Carrech History, Family Crest & Coats of Arms

The ancient Strathclyde Briton name Carrech is derived from the personal name Craig. Thus, Carrech is a patronymic name, taken from the given name of the father or some other ancestor of the bearer. However, Carrech may also be of local origin, referring to those who lived in or near the place called Carrick in Ayrshire.

Early Origins of the Carrech family

The surname Carrech was first found in Ayrshire (Gaelic: Siorrachd Inbhir Àir), formerly a county in the southwestern Strathclyde region of Scotland, that today makes up the Council Areas of South, East, and North Ayrshire, and were known as 'the men of Carrick'. Duncan de Carrick (died 1250) was made the Mormaer (Earl) of Carrick by Scottish King Alexander I in 1186. He was a direct ancestor Robert the Bruce (Robert I), King of the Scots 1274-1329.

Important Dates for the Carrech family

This web page shows only a small excerpt of our Carrech research. Another 93 words (7 lines of text) covering the years 1224, 1296, 1370, 1380, 1370 and 1371 are included under the topic Early Carrech History in all our PDF Extended History products and printed products wherever possible.

Carrech Spelling Variations

Scribes in Medieval Scotland spelled names by sound rather than any set of rules, so an enormous number of spelling variations exist in names of that era. Carrech has been spelled Carrick, Carick, Carich, Carrich, Karryck, Karrik, Karrick, Kerrich, Kerrick, Carrig, Carrigy, McCarrigy and many more.

Early Notables of the Carrech family (pre 1700)

More information is included under the topic Early Carrech Notables in all our PDF Extended History products and printed products wherever possible.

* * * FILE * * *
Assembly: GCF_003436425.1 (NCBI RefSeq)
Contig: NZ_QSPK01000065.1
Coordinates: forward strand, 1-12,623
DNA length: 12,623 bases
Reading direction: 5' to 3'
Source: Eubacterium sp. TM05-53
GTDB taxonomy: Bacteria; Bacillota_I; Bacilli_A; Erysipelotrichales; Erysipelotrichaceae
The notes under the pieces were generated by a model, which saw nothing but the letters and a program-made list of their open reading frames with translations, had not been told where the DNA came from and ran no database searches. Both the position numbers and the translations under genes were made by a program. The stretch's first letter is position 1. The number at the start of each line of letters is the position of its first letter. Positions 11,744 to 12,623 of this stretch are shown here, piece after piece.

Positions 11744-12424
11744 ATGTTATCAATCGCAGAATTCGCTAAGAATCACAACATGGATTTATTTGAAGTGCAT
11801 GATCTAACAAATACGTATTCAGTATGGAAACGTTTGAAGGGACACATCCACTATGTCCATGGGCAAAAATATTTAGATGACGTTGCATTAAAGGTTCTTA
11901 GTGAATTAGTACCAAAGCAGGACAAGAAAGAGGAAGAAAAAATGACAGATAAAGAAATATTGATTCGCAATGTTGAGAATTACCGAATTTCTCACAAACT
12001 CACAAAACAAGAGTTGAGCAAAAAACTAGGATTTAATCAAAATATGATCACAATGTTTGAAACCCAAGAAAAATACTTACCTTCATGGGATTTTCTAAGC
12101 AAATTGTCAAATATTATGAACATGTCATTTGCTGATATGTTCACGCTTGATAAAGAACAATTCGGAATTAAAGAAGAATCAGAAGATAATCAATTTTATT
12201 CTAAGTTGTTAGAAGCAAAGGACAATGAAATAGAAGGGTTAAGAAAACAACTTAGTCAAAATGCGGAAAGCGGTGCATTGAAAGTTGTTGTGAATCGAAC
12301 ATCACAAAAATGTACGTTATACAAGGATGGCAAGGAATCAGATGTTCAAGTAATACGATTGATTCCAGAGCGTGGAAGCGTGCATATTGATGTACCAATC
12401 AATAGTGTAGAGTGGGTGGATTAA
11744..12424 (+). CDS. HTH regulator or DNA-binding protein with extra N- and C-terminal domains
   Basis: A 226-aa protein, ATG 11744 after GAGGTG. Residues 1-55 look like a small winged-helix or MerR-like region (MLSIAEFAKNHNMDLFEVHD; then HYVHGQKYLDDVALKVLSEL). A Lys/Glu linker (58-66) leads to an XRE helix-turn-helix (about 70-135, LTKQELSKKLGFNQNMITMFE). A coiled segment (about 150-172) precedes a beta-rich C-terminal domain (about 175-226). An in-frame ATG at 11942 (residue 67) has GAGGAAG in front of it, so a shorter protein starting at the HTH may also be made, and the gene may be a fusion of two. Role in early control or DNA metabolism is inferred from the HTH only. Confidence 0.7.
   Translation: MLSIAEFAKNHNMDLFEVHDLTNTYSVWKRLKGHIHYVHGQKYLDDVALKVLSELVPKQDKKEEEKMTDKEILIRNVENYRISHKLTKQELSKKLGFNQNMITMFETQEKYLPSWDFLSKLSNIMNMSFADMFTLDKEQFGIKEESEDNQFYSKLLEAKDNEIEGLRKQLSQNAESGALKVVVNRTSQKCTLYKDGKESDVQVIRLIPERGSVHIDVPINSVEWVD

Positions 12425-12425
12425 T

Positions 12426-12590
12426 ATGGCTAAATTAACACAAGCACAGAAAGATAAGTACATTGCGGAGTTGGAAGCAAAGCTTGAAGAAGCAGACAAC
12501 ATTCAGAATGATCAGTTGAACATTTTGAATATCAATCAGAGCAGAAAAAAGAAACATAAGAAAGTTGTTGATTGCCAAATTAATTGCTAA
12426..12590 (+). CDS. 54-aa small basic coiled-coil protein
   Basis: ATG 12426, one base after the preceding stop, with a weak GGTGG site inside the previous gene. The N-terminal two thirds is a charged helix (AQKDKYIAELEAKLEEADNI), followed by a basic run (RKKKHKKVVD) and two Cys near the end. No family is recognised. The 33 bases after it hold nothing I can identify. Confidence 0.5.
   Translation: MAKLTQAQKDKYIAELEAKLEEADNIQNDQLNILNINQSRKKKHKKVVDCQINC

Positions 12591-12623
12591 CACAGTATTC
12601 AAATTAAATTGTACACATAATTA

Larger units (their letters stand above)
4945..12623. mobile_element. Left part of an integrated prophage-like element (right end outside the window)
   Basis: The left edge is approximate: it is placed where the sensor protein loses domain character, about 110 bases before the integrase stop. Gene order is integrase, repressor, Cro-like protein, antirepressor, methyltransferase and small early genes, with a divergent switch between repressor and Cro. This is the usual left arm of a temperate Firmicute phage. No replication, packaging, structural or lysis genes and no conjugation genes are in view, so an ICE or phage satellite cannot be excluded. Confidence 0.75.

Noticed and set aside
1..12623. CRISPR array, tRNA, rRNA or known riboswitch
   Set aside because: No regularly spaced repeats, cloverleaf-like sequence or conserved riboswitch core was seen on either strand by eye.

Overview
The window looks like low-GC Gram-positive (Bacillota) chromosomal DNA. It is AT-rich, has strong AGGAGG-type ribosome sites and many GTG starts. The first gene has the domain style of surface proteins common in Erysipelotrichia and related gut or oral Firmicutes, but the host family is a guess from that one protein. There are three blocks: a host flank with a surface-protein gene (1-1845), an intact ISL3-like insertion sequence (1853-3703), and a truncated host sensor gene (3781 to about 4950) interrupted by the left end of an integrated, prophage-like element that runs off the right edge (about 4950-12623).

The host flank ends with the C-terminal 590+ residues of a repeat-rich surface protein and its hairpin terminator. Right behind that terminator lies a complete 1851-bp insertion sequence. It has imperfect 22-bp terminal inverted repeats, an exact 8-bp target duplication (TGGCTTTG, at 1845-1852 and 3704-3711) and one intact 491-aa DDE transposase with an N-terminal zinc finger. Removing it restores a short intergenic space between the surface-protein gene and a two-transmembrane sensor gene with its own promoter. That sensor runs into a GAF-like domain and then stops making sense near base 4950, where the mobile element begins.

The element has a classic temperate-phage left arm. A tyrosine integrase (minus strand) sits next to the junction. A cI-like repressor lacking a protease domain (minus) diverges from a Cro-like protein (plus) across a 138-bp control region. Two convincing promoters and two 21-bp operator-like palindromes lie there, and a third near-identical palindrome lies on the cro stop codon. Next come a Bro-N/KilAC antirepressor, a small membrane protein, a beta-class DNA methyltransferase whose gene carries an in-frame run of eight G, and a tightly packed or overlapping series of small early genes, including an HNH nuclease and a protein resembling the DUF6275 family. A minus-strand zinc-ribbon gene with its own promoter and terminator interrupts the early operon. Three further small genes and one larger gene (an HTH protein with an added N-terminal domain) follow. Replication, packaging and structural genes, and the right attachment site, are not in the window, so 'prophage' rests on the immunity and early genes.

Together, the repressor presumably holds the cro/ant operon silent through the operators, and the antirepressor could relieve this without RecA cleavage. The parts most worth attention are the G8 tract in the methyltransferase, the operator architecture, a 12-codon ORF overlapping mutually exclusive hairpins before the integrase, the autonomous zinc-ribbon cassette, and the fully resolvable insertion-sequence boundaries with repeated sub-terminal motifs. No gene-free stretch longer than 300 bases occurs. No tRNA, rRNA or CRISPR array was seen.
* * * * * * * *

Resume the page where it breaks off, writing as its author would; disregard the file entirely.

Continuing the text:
Migration of the Carrech family to Ireland

Some of the Carrech family moved to Ireland, but this topic is not covered in this excerpt. More information about their life in Ireland is included in all our PDF Extended History products and printed products wherever possible.

Migration of the Carrech family

The number of Strathclyde Clan families sailing for North America increased steadily as the persecution continued. In the colonies, they could find not only freedom from the iron hand of the English government, but land to settle on. The American War of Independence allowed many of these settlers to prove their independence, while some chose to go to Canada as United Empire Loyalists. Scots played essential roles in the forging of both great nations. Among them: Richard Carrick, who arrived in Virginia in 1650; Roger Carrick, who came to Virginia in 1672; Christian Carrick, a bonded passenger, who came to America in 1758.

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